Leg Pain Specialist

Ayim Djamson, M.D. -  - Cardiology

Metropolitan Cardiovascular Consultants, LLC

Ayim Djamson, M.D.

Cardiology located in Beltsville, MD & Bowie, MD

If your legs hurt when you walk, they might not be getting enough blood because of a condition called peripheral artery disease, which can be a sign of serious cardiac health risks. At Metropolitan Cardiovascular Consultants, LLC in Beltsville, Maryland, board-certified cardiologist Ayim Djamson, MD, is experienced in diagnosing and treating leg pain that results from peripheral artery disease. To schedule an appointment, call or use the online booking tool.

Leg Pain Q & A

How does peripheral artery disease cause leg pain?

Peripheral artery disease is a condition where your arteries narrow, reducing blood flow to your limbs, especially your legs. When your legs don’t receive enough blood, you may experience aches and pains when you walk, usually in your calves, though it can also affect your hips or thighs.

Leg pain while walking or performing other physical activity is called claudication. The symptoms can be mild or severe and go away with rest. In addition to claudication, peripheral artery disease has other symptoms that result from your legs not getting enough blood, including:

  • Numbness or weakness
  • Lower legs or feet are colder than rest of body
  • Slower healing of cuts and sores on legs and feet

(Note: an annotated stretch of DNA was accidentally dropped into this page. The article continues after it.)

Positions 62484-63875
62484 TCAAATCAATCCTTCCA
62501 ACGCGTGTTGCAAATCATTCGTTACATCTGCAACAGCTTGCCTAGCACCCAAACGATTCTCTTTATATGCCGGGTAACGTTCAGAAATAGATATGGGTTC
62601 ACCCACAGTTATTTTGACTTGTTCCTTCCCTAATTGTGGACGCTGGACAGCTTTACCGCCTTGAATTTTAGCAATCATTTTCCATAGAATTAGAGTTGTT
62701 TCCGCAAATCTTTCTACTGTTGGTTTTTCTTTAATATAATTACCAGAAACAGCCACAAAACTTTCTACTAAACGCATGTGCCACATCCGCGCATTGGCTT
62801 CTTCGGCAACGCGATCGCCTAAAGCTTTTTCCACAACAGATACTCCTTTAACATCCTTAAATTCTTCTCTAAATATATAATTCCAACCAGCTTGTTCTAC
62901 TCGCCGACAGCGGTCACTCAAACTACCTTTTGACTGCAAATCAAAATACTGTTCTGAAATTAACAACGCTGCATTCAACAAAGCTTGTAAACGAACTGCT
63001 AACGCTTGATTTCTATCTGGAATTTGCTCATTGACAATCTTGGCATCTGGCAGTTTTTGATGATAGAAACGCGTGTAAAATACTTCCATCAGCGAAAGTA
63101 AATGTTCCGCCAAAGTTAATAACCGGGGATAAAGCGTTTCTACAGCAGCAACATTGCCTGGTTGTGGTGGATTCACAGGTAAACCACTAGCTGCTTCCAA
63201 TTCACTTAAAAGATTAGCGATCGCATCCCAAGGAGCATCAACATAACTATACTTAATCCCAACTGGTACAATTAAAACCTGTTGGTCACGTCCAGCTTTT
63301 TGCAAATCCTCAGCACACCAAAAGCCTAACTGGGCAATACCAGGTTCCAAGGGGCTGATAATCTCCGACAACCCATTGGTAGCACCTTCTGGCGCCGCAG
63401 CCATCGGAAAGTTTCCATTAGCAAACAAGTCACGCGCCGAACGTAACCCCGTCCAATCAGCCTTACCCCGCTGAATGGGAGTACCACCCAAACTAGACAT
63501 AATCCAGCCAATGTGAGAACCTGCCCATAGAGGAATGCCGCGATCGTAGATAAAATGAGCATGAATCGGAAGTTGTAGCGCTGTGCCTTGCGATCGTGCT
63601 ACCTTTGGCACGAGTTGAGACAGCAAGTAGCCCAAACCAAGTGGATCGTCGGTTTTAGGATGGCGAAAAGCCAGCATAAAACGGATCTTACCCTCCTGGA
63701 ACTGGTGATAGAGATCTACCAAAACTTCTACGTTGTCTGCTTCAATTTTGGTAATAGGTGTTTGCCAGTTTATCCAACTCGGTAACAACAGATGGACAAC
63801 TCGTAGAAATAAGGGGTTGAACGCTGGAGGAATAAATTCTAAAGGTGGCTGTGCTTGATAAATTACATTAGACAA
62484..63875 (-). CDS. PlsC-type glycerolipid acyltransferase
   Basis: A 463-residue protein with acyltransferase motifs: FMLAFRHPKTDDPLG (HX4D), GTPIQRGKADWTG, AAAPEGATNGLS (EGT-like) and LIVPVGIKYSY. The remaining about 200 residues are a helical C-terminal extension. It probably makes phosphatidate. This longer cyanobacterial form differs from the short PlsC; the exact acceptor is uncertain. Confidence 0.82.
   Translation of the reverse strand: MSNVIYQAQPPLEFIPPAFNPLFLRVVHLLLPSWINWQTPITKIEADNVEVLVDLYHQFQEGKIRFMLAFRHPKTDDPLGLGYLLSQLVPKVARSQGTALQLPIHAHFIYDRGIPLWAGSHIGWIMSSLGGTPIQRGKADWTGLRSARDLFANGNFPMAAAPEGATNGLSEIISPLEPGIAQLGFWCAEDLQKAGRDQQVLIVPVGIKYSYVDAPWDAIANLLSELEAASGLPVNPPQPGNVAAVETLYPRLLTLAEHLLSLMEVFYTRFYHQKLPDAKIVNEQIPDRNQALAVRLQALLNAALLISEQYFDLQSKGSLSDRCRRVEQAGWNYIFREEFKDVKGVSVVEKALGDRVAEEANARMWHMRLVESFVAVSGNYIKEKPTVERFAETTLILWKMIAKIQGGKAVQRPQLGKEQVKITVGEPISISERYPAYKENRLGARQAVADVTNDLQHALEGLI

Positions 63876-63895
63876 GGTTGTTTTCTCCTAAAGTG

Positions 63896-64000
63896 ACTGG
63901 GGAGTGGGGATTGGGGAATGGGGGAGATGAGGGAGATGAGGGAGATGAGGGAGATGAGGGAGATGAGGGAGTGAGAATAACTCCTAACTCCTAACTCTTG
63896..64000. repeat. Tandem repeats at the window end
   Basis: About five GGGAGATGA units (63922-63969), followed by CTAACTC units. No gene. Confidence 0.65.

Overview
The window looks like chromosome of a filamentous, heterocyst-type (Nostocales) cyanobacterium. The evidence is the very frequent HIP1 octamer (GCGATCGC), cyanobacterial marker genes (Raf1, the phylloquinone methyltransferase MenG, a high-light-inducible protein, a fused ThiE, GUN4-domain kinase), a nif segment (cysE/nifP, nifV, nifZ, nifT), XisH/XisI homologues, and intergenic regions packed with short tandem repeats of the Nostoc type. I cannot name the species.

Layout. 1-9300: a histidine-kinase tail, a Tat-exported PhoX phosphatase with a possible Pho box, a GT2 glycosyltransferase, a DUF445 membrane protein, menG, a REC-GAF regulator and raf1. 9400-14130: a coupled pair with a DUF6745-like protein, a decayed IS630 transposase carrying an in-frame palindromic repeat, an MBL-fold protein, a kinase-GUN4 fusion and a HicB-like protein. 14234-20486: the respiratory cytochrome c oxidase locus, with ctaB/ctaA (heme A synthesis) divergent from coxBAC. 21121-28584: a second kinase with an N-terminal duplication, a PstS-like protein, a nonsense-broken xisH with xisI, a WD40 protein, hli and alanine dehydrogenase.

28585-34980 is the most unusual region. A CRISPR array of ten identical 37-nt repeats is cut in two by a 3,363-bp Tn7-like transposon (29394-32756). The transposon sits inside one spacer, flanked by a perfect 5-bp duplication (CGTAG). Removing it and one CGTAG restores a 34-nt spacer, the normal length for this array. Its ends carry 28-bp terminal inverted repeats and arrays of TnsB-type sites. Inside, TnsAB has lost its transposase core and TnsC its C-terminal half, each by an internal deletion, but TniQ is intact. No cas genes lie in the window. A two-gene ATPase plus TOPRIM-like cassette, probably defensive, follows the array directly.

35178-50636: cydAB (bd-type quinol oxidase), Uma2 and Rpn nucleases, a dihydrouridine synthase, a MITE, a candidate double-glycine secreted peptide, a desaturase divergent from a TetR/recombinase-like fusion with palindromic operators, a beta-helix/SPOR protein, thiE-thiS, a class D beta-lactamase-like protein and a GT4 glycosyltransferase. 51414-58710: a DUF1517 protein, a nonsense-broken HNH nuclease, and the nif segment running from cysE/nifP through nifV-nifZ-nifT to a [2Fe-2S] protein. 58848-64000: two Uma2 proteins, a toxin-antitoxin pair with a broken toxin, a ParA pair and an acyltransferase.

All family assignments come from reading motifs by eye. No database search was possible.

• Slower hair and toenail growth on legs and feet
  • No pulse or weak pulse in legs or feet
  • Hair loss and shiny skin on legs

Even if your leg pain is mild, don’t ignore the signs of peripheral artery disease. It’s usually the sign of atherosclerosis, a hardening and narrowing of the arteries from build-up fatty deposits. Atherosclerosis is unlikely to be limited to your legs and is a risk factor for serious health complications, including heart attack and stroke.

What causes peripheral artery disease?

Peripheral artery disease usually results from atherosclerosis, so the risk factors are similar to the risks for atherosclerosis in general. You’re more likely to develop peripheral artery disease if you:

  • Smoke cigarettes
  • Have diabetes
  • Are obese
  • Have high blood pressure
  • Have high cholesterol
  • Are physically inactive
  • Have a family history of peripheral artery disease, heart disease, or stroke

Managing these risk factors can help prevent or even reverse peripheral artery disease.

How is peripheral artery disease diagnosed and treated?

Dr. Djamson diagnoses peripheral artery disease by comparing the blood pressure in your ankle and your lower arm. If you have peripheral artery disease, you’ll have much lower blood pressure in your ankle. He may also perform an X-ray called an angiogram to locate the blockage in your artery.

You can usually manage peripheral artery disease by managing your cholesterol and blood pressure, through medication, exercise, and eating a heart-healthy diet. Dr. Djamson may also prescribe medication specifically for claudication.

If your legs hurt when you walk, don’t ignore it. Schedule an appointment at Metropolitan Cardiovascular Consultants, LLC by calling or using the online booking tool.